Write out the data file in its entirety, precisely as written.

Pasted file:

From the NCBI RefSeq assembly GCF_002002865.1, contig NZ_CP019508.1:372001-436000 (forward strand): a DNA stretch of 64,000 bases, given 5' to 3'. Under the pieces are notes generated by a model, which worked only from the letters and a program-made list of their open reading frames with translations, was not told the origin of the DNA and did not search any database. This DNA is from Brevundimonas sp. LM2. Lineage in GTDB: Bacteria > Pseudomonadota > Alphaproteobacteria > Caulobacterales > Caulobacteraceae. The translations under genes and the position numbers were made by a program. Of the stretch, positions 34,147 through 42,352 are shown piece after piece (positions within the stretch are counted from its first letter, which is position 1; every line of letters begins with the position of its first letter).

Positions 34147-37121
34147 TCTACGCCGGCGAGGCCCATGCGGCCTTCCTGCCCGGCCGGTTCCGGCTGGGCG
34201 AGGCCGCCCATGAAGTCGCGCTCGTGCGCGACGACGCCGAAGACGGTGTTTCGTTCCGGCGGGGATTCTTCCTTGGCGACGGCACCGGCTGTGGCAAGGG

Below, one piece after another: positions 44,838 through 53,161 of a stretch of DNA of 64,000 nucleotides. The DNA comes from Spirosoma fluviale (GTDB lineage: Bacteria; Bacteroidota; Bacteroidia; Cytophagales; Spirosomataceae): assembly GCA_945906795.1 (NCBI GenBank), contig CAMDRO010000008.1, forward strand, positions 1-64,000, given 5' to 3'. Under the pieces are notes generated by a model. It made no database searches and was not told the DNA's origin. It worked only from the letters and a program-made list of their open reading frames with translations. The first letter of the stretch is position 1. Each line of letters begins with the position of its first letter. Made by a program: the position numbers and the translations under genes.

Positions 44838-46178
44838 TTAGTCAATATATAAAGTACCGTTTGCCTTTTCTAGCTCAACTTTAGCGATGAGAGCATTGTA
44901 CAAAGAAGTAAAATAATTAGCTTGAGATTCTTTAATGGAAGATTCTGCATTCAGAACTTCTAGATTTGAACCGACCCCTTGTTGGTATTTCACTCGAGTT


From the NCBI RefSeq assembly GCF_002002865.1, contig NZ_CP019508.1:372001-436000 (forward strand): a DNA stretch of 64,000 bases, given 5' to 3'. Under the pieces are notes generated by a model, which worked only from the letters and a program-made list of their open reading frames with translations, was not told the origin of the DNA and did not search any database. This DNA is from Brevundimonas sp. LM2. Lineage in GTDB: Bacteria > Pseudomonadota > Alphaproteobacteria > Caulobacterales > Caulobacteraceae. The translations under genes and the position numbers were made by a program. Of the stretch, positions 34,147 through 42,352 are shown piece after piece (positions within the stretch are counted from its first letter, which is position 1; every line of letters begins with the position of its first letter).

Positions 34147-37121
34147 TCTACGCCGGCGAGGCCCATGCGGCCTTCCTGCCCGGCCGGTTCCGGCTGGGCG
34201 AGGCCGCCCATGAAGTCGCGCTCGTGCGCGACGACGCCGAAGACGGTGTTTCGTTCCGGCGGGGATTCTTCCTTGGCGACGGCACCGGCTGTGGCAAGGG

Below, one piece after another: positions 44,838 through 53,161 of a stretch of DNA of 64,000 nucleotides. The DNA comes from Spirosoma fluviale (GTDB lineage: Bacteria; Bacteroidota; Bacteroidia; Cytophagales; Spirosomataceae): assembly GCA_945906795.1 (NCBI GenBank), contig CAMDRO010000008.1, forward strand, positions 1-64,000, given 5' to 3'. Under the pieces are notes generated by a model. It made no database searches and was not told the DNA's origin. It worked only from the letters and a program-made list of their open reading frames with translations. The first letter of the stretch is position 1. Each line of letters begins with the position of its first letter. Made by a program: the position numbers and the translations under genes.

Positions 44838-46178
44838 TTAGTCAATATATAAAGTACCGTTTGCCTTTTCTAGCTCAACTTTAGCGATGAGAGCATTGTA
44901 CAAAGAAGTAAAATAATTAGCTTGAGATTCTTTAATGGAAGATTCTGCATTCAGAACTTCTAGATTTGAACCGACCCCTTGTTGGTATTTCACTCGAGTT